LANDMARK. Massey Energy reached a settlement in a lawsuit with the Labor Department over major safety problems in a Kentucky mine. Too bad something like this didn't happen at Upper Big Branch before last April.

NO COMMENT. Could exercising make you want to drink more alcohol?

TWO FOR THE BIRDS. Crows...the other tool using animal. And, while we're at it, some ancient flightless birds apparently used wings as clubs. Would that count?


January 05, 2011

The perfect Christmas gift for 2011

I haven't travelled much with a GPS navigating system, but I have been along for the ride when others used them. It seemed kind of weird to me when they start talking to you.

But then it occurred to me how cool it would be to have a trash-talking GPS, one that, for example, might call you a dip**** when you took a wrong turn and otherwise unleash a stream of profanity when you didn't do what it told you.

For family travel, one could set it on mild putdowns, like "I can't believe I'm stuck in a car with you weenies," but you could pull out all the stops for adult travel. It would make getting lost more fun than ever and would encourage people to go to new and different places just to hear it cut loose, although this might contribute to oil consumption and extra carbon emissions.

I probably won't have time this year to take a correspondence course on GPS engineering, so somebody will probably steal this idea and make a mint.

WHO'S IN CHARGE? Republicans in Congress are polling business groups to ask what rules they want axed.

THE SHAPE OF THINGS TO COME. Here's a look at what else we might expect on the right wing agenda.

PASSING ON. Judy Bonds, a longtime opponent of mountaintop removal mining, died after a struggle with cancer.

SHAKEUP. Big changes are probably on the way for the WV state senate.

CATS don't like their routines messed with.


January 04, 2011

So my daughter got her nose pierced

This is not my daughter, but it has a great nose.

Yes, that would be the one with the doctorate. I got one of those "Guess what?" calls over the holidays, the kind that every parent receives with some amount of trepidation. "I got something pierced today."

I knew the ears had long been done, but the other possibilities made me downright queasy. "It wasn't your tongue, was it?" I asked. She was speaking too clearly for that, but one never knows. I started running down the list and it turned out to be the nose.

I generally try to be supportive but the best thing I could come up with was the observation that I would feel fully justified using force to prevent someone from doing the same to me.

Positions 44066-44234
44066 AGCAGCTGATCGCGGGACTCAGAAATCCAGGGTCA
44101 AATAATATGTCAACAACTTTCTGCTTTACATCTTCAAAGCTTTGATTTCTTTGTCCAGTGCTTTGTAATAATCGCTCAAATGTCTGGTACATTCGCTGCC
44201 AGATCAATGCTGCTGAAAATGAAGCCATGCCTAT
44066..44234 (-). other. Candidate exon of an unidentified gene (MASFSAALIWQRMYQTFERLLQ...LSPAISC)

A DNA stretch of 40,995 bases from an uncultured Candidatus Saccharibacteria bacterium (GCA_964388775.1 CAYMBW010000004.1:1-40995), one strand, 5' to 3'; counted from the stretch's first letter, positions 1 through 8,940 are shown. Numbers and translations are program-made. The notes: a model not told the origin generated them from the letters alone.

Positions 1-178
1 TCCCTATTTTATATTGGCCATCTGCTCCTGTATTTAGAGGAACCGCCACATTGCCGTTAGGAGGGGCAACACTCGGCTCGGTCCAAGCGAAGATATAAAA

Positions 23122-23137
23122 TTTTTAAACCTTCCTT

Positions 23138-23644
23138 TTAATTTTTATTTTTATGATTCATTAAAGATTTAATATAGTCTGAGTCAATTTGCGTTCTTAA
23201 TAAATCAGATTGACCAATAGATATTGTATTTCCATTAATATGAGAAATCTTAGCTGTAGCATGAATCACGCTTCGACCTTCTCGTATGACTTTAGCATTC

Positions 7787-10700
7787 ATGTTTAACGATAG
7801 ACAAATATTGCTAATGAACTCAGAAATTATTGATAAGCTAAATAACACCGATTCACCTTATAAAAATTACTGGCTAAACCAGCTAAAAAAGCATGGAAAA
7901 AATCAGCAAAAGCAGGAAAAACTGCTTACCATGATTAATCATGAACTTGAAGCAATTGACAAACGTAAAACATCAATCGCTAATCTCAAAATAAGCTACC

"You remember that you do karate, right?" I asked. "You get hit there."

She was undeterred by this possibility, possibly because she usually dishes out more punishment than she receives when sparring.

I talked to my son in law about this. "She just likes to express herself," he said. I guess this is what happens when one grows up listening to Madonna.

VOX POPULI. Most Americans support raising taxes on the wealthy to deal with deficits.

SOMETHING IS WORKING to fight poverty in different parts of the world.

HOPES FOR 2011 from Nobel economics laureate Joseph Stiglitz here.


ON THIS DAY IN HISTORY, folklore pioneer Jacob Grimm was born in 1785, poet T.S. Eliot died in 1965 and President Lyndon Johnson outlined his vision of the Great Society the same year (he also said a thing or two, alas, about a certain dustup in southeast Asia). For more, click here.


January 03, 2011

Back to the salt mines

El Cabrero took some time off between the holidays. Nothing exciting, although it was nice to remember what it's like to wake up naturally without an alarm clock screaming at 4:45 a.m. Now it's back to sleep deprivation and all that. I didn't even turn on the computer for that period, if checking the Precious iPhone doesn't count.

A number of interesting news items came out in the interim but I will avoid commenting at length on all but one. The Dec. 24-Jan. 6 issue of The State Journal, a WV business paper, featured a list of the most influential business leaders in West Virginia. Topping the list was former (as of January 1) Massey Energy CEO Don Blankenship.

I take no issue with that. For good or ill, Blankenship has no doubt made the most ripples in the pond. But I can't resist mentioning that the article quoted WVU free market economist Russel Sobel, of Unleashing Capitalism fame, to the effect that

The nice thing about this list is these are all people who've done it the right way. Their success is not based on political connections but on competing against others.

I guess buying a state supreme court seat in the 2004 election doesn't count. And apparently neither does trying to buy the state House of Delegates in 2006. If the latter didn't work as well as the former, it wasn't for lack of trying. I imagine some major change was also dropped in the 2008 and 2010 elections as well.

I guess doing things the right way also includes union busting; major environmental and coal mine safety violations--including the highest criminal fines ever levied against a company by MSHA; far too many dead miners; pumping sludge into old mines to contaminate well water and a whole host of fun and games.

The nice thing about subscribing to an ideological creed is that one never has to be bothered with the facts.

HOLED UP. Krugman's latest reminds us that we're still in deep despite recent economic good news.

HATE RADIO. Here's an interesting take on the right wing media and the rage machine.

LOOKING BACK. Here's Wired Science on the biggest scientific breakthroughs of 2010.